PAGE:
In addition, RTP conducted a Dreaming and Design Party attended by children with and without special needs.  We discovered that the majority of the children wanted to be able to get up high, play in water and swing.  The children with special needs wanted to be able to play “just like all the other kids”.   The majority of the desires of both groups have been met.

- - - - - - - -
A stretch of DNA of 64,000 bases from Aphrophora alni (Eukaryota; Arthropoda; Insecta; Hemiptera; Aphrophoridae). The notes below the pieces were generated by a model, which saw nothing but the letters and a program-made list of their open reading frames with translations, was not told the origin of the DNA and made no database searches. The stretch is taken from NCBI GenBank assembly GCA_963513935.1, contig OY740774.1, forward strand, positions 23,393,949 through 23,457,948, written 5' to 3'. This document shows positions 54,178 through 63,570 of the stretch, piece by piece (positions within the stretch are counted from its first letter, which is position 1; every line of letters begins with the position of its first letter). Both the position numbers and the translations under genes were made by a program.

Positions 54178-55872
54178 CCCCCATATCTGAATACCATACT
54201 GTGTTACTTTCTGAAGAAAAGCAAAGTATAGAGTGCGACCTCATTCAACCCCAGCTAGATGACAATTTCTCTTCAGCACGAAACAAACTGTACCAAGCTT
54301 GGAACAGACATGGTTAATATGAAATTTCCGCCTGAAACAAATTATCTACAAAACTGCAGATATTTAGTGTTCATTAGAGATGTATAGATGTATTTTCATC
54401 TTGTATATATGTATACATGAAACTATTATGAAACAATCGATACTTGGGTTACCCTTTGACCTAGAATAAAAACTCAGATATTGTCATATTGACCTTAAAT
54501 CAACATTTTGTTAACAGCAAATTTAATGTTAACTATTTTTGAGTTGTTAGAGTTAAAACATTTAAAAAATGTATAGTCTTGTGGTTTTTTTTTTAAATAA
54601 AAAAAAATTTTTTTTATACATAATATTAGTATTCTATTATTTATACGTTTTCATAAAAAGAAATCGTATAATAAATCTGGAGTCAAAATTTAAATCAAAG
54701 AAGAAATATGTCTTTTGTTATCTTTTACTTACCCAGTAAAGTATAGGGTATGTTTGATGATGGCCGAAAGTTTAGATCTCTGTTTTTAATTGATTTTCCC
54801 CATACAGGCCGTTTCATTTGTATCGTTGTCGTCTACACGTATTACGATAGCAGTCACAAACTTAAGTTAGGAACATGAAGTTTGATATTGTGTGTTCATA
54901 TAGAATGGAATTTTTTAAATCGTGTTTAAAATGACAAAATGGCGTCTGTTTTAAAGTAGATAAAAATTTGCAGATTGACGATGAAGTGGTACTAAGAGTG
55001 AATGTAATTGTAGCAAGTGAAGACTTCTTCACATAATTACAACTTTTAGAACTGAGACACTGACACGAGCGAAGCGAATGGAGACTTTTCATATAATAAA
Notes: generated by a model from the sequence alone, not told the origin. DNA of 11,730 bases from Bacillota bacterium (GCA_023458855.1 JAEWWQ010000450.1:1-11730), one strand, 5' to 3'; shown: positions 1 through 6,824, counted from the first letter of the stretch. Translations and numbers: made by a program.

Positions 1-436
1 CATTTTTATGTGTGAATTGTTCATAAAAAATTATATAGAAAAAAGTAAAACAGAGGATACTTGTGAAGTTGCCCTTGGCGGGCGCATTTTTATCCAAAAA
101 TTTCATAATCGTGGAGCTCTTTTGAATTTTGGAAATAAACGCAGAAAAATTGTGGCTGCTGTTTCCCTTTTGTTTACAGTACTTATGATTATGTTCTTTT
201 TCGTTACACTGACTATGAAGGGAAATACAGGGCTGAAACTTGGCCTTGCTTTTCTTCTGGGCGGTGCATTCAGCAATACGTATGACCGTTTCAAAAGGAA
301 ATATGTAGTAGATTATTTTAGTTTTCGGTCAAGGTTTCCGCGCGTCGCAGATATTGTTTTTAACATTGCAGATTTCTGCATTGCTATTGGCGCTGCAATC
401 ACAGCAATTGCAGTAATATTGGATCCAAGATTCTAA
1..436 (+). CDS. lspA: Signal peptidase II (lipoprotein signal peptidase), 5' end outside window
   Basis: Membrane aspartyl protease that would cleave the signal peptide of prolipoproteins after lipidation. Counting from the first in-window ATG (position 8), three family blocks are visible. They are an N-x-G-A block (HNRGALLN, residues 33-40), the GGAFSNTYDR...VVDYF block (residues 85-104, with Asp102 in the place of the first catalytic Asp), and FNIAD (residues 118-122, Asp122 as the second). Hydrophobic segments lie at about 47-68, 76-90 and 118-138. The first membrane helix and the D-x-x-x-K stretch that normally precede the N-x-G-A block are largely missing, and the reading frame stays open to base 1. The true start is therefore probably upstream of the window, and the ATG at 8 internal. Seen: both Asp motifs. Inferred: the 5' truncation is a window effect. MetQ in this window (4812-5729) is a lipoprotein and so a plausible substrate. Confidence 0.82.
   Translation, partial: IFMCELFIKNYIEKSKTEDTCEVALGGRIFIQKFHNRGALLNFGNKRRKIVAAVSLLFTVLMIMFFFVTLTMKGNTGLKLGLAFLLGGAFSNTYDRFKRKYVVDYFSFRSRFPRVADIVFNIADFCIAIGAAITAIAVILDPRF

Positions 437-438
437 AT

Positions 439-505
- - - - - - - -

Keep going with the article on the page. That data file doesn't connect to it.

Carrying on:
The Leaps and Bounds Playground is the first Boundless Playground in Louisiana and one of the largest in the country.  At first glance, Leaps and Bounds is just another playground.  Examined closer, the unique aspect of this playground is revealed.  The play structure for 5 – 12 year olds covers approximately 5,000 square feet with a special rubberized surface that provides cushioned safety and wheelchair accessibility. It has ramps, bridges and walls that enable children and adults in wheelchairs, as well as children who are blind, to access all levels, including those that rise over six feet high.  Slides with wheelchair transfer capability, play panels, talk tubes, climbers, crow’s nests, balance pods and therapeutic rings offer opportunities for play.  There are activities to stimulate the senses and places that provide quiet and solitude for children with autistic disorders.  Other structures require a child to balance, therefore helping to improve coordination. The entire playground is designed to have lesser challenging areas coexist next to higher challenging areas to facilitate communication between all children.  This design allows children of all abilities (those with special needs and those without) to play together, each at their highest level of ability.  The water play area, with water spraying from flower and rainbow structures, provides sensory experiences, in addition to fun and relief from the summer heat.